Writing Group: November 2016 Prompt

This month’s writing group was our one year anniversary and it was absolutely as lovely and wonderful as always. We celebrated our unending support and encouragement for each other with wine and fries and it was delightful. Yay us!

This week’s prompt was from a poem that I absolutely fell in love with (An Almost Made Up Poem – by Charles Bukowski) and there’s the coolest line in it: “She’s mad, but she’s magic; there’s no lie in her fire.” (S/n was considering it as my next tattoo but I slept on it.) One of my ladies worked it into her current book that’s a WIP and the other just polished off her play. They were both great! Mine’s just a shortie I dashed off in not that much time, but it was fun to write 🙂 enjoy! here’s to another year!!

Sawyer had been saying the words since before she had any idea what they meant. It was a call and response she’d learned when she’d played at her mother’s feet in their small, cramped kitchen.

“She’s mad but she’s magic,” her mother would say, sometimes cutting into her own ramblings about the sage and rosemary she’d grown in her little windowsill box to add to the broth of their “soup” so it would taste like something other than hot water.

“There’s no lie in her fire,” Sawyer would respond, fearing the slap if she didn’t. The punishment for not answering was swift and severe.

It was also the last thought that ever passed between them. By the time Sawyer had her 16th birthday, her mother had faded into barely more than the idea of fragile bones and loose skin and haunted eyes. Sawyer would sit next to her on the cot in the space created by her curled up legs and collapsed shoulders, toweling at her feverish forehead. The wait for the end was counted in rattled breaths and the specks of blood that soaked into sweat-stained sheets.

On that night, her mother’s last, 2 a.m. crept into 3 a.m. crept into 4 a.m. and still Sawyer couldn’t let her eyes drift shut. She couldn’t remember the last time she’d slept instead of watching the rise and fall of her mother’s chest. In the quiet of the pre-dawn light, she could admit to herself that hope would spark anytime the movement stilled.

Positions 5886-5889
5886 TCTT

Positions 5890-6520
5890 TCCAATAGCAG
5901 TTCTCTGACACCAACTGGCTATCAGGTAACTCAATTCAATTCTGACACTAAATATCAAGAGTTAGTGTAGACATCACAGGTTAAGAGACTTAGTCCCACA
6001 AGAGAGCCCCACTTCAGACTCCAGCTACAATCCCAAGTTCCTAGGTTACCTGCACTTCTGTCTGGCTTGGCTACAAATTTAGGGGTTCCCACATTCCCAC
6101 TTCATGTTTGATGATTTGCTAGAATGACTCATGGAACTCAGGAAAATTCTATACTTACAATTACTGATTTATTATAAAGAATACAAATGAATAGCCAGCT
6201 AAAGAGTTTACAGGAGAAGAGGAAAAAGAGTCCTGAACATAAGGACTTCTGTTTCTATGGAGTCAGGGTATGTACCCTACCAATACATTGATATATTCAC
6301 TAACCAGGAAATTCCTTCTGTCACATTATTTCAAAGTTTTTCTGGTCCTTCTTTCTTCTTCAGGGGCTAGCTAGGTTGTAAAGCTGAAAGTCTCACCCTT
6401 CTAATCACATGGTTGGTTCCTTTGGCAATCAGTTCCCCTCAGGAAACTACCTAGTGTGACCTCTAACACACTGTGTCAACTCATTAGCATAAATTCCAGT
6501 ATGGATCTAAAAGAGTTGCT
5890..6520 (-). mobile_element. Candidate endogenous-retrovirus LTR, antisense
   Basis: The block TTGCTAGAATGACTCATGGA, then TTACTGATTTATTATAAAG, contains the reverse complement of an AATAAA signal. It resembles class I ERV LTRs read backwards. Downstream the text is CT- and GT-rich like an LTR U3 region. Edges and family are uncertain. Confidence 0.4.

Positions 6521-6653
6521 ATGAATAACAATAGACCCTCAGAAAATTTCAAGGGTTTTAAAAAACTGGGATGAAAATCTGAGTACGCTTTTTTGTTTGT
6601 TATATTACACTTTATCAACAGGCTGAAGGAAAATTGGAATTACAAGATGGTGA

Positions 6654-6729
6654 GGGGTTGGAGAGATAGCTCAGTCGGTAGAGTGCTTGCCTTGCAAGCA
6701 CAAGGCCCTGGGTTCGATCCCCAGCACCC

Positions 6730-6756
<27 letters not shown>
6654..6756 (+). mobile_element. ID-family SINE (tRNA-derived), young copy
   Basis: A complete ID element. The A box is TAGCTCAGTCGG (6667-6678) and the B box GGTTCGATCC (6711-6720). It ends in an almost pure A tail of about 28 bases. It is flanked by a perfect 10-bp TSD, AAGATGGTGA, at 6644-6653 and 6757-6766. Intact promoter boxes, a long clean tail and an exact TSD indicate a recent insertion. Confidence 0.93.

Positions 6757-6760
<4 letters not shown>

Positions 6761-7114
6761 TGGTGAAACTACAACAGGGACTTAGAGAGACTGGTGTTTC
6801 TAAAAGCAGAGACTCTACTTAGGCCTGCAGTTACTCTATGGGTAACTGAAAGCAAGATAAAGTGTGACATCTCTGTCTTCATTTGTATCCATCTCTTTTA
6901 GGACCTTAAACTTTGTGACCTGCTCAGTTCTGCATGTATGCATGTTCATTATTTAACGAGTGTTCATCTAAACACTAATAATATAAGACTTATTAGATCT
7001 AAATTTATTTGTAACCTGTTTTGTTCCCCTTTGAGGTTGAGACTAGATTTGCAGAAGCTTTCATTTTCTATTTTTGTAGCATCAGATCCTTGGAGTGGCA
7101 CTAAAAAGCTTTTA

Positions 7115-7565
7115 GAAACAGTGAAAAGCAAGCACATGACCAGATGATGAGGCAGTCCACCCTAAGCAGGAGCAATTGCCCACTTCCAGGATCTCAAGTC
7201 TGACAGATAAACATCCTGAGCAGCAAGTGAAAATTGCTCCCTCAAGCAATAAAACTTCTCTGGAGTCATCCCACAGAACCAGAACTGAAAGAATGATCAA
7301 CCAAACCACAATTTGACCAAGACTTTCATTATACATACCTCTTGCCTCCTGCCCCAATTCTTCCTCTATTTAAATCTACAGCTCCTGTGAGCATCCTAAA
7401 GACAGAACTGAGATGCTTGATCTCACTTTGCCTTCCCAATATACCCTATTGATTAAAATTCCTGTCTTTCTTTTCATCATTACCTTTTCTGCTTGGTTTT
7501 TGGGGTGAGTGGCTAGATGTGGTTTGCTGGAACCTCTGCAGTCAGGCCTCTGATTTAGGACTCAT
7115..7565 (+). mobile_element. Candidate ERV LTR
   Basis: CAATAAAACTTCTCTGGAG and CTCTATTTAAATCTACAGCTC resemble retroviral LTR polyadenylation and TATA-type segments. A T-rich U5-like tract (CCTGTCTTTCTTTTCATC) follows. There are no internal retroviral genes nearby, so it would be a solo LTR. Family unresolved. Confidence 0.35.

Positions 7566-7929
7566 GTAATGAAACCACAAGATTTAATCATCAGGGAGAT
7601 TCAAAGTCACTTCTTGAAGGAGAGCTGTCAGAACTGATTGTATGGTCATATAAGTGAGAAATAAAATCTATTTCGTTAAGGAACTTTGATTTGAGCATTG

It was in one of those moments, when Sawyer prayed the rise and fall would not start again, that her mother gasped, pulled back from the edge by her own stubborn need to reassure herself Sawyer wouldn’t forget.

She gripped Sawyer’s wrist, the strength in her fingers surprising as she dug into the pulse point there. Her eyes were wide in the darkness, shimmering with desperation as she tried to make her lips form the words. Somehow Sawyer knew what she needed.

“She’s mad but she’s magic,” Sawyer said even though the words were not the ones that were hers. They weren’t the ones that came as easily to her mouth as breathing. They were her mother’s. Moisture gathered at the corners of Sawyer’s eyes and threatened to slip down pale cheeks at the relief she saw on her mother’s face. This was it. “There’s no lie in her fire.”

With one last nod, her mother sank back into her thin, worn pillow and then sank bank into the welcoming abyss. Sawyer had thanked God for the first and last time in her life as soon as her mother’s heart stopped beating.

Now as she stood huddled at the edges of the shadows in the alley created by the one dim streetlamp she was grateful for her mother’s insistence. It was ten years later and still the words were there, just waiting to be used. They were her comfort. Her memories.

Her Shibboleth.

She waited until the twelfth toll of the striking clock faded into nothing before she stepped into the doorway of the old man’s home. She knocked three times in rapid succession on the chipping green door marked with the number 27.

The wind picked up while she waited, cutting through her thin leather jacket. There wasn’t much she could do about it, though, as she lost her scarf last week when she’d had to duck out of the pub unexpectedly when a group of Watchmen slipped in for a pint. So she just hunched her shoulders up to protect her exposed neck and ears and counted the seconds. When she hit 60, she knocked again, four times, with pauses between each.

This time she waited 30 seconds before knocking twice. The door swung open before her knuckles even left the wood.

She found herself peering down at the tiny, withered man whose name was on everyone’s lips but whose face no one saw. Except for her.

He blinked at Sawyer through thick glasses, but his eyes were sharp despite his appearance.

For a moment they just stared at each other, and she wondered if this was the time he would turn her away. A cat somewhere nearby yowled, though, breaking the standoff and there was a slight smile at the corners of his lips when he’d noticed she’d jumped at the sound.  

“She’s mad but she’s magic,” he finally hummed, his voice all but singing the words.

She ducked her head, her heart racing. “There’s no lie in her fire.”

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